• Margaritas – pure distilled alcohols are considered celiac-safe regardless of starting material. The only risk of gluten here is the restaurant uses a margarita mix. Usually if there’s gluten in it, it’s in some form of malt. You’ll also want to make sure they wash the blender or shaker when ordering.
  • Rice – Mexican or Spanish rice can contain gluten depending on how it’s seasoned. You’ll want to check to make sure everything is gluten-free when ordering rice, or ask for plain rice.
  • Sauces – sauces like mole can be thickened with flour so you always want to check.
  • Maggia seasoning that is like soy sauce that has wheat and can be used in Asian cuisines but also can be found used in Mexican restaurants. Both in the USA and in Mexico.

Now that we’ve got that brief summary of how gluten can show up in Mexican food, let’s chat about gluten-free Mexican restaurants and how to avoid cross-contact when ordering.

Gluten-Free Mexican Restaurant - Gluten Cross-Contact Questions to Ask at Mexican Restaurants

Mexican Restaurants With Gluten-Free Options

Now let’s get into the meat of this post, where are the Gluten-free Mexican Restaurants you can enjoy? Now before we dive into my list of Mexican restaurants, I want to throw out a disclaimer that no restaurant listed below is a guarantee that you will not get glutened.

Management and staff attitudes can vary by location so always do you due diligence in investigating the safety of your restaurant locations to ensure a safe meal. That said, here are some Mexican Restaurant Chains in the USA that offer gluten-free options…

On the Border Mexican Restaurant with Gluten-Free Food

On the Border has gluten-free Mexican food. Actually, it’s Tex Mex. I’ve never been but according to the 2022 On the Border Gluten-free Menu, there are a lot of gluten-free options like tacos, soups, salads, fajitas, and bowls.

You’d still want to evaluate suitability and safety for yourself. This includes verifying the gluten-free status of menu items and asking for cross-contact precautions.

Chipotle - A Mostly Gluten-Free Mexican Inspired Restaurant

Chipotle is a common chain serving Americanized gluten-free Mexican inspired food across the USA. This one of the easier restaurants to go to because everything is gluten-free except for the flour tortillas they use.

Just make sure that when you order that you’re asking for cross-contact precautions like having them change their gloves and utensils before serving you. This may be a higher risk options because it’s a fast-paced restaurant, so assess safety and suitability for yourself.

Qdoba has Gluten-Free Mexican Food

Qdoba another Tex Mexican restaurant with gluten-free Mexican food. See their allergen menu here. It lists risks of cross-contact for some menu items, which is a  great indication for you to ask for specific cross-contact precautions.

Gluten-free options here include much of their menu. The biggest things to avoid are their brownies, cookies, flour tortillas, and seasoned potatoes.

Barrio has GF Mexican Food

Barrio has gluten-free Mexican food. With locations in Ohio, Michigan, Massachusetts, Pennsylvania, Florida, and New Hampshire, Barrio is a lot like Chipotle but not as fast-food like.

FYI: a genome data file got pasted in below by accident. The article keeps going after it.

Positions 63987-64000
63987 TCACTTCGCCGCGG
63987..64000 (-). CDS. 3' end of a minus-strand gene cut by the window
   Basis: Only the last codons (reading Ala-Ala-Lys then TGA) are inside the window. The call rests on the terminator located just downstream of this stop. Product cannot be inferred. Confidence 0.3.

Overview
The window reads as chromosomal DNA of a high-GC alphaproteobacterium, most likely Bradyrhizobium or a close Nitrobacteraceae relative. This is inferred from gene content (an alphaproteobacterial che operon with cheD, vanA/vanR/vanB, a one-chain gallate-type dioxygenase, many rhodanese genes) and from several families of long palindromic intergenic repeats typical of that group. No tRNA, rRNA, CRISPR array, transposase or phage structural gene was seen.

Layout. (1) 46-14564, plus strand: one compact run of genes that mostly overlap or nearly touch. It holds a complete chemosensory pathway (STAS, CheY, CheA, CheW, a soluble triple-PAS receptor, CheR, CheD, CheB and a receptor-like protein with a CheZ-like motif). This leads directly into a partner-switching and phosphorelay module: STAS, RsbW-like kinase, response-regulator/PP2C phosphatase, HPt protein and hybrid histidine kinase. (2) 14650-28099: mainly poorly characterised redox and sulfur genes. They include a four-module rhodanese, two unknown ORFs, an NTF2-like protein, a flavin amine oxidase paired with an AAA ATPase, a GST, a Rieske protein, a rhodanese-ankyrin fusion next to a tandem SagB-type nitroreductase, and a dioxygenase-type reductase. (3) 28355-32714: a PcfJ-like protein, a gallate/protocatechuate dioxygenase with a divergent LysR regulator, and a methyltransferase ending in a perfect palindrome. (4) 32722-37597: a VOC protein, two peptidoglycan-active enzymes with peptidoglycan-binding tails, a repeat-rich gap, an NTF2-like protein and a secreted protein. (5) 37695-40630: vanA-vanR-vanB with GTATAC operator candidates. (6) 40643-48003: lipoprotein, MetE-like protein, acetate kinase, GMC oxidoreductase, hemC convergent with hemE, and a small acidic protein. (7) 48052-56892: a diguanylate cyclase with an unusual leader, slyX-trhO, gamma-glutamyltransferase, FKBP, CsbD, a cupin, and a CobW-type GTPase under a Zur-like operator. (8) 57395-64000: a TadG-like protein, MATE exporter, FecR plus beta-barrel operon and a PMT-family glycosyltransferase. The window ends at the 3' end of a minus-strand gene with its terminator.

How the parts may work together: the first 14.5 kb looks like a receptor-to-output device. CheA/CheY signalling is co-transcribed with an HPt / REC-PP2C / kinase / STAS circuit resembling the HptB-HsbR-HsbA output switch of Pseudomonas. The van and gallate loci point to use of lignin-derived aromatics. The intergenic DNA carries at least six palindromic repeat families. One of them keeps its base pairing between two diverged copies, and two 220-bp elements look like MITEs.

Here  you can build your own tacos, burrito, burrito bowl, and nachos. Bonus: at the locations I’ve been to, they’ve had strict allergen protocols. This makes ordering more simple. However, I never let allergen protocols stop me from specifying the cross-contact precautions I need staff to take.

Condados Tacos is a Mostly Gluten-Free Mexican Restaurant

Condado Tacos is another  Mexican restaurant with gluten-free food. With locations in Michigan, Pennsylvania, Ohio, Indiana, Kentucky, Tennessee and North Carolina, Condado Tacos is very similar to Barrio.

They’ve got a lot of gluten-free options. In fact, unless the menu has changed, only 2 things have gluten: the flour tortillas and the Korean BBQ Pulled Jack Fruit. PLUS the locations I’ve been too have had great cross-contact protocols.

Gluten-Free Mexican Restaurants - Generally Safe Gluten-free Order to Make at Mexican Restaurants Complete with Cross-Contact Precautions

Preventing Cross-Contact With Mexican Food

Gluten-free Mexican restaurants out of the way, let’s talk about preventing cross-contact when ordering.

If you have celiac, no matter where you are eating, you always want to verify and ask for specific cross-contact precautions. It’s not enough to see good restaurant reviews or to order off a gluten-free menu.

So here are some cross-contact questions to ask when ordering GF Mexican Food:

  • Is your spanish rice gluten-free?
  • Are your corn chips made with 100% corn?
    • Are they made in a dedicated fryer?
  • Do you thicken the sauces, beans, or queso with flour?
  • Do you add beer to your sauces, dips, or beans?
  • Are the seasonings or marinades for the meat gluten-free?
    • Do you marinate any of them with beer?
    • Do you add soy sauce to your meat?
    • Do you season your food with Maggi?
    • Or ask for plain meat if you don’t feel like asking
  • Is the meat cooked on a grill that also cooks gluten?
  • Are your tortillas 100% corn tortillas (or do you have 100% corn tortillas?)

Hopefully this guide helps you feel empowered in ordering safe food at Mexican and Tex Mex restaurants. And if you found this helpful and you need more help with dining out and feeling comfortable speaking up with restaurant staff, check out this course!

And for more in-depth help in ordering gluten-free Tacos, check out this post.

And don’t forget, grab your FREE dietitian-made gluten-free cheat sheets here or with the button below!

Share this:

Like this:

Like Loading...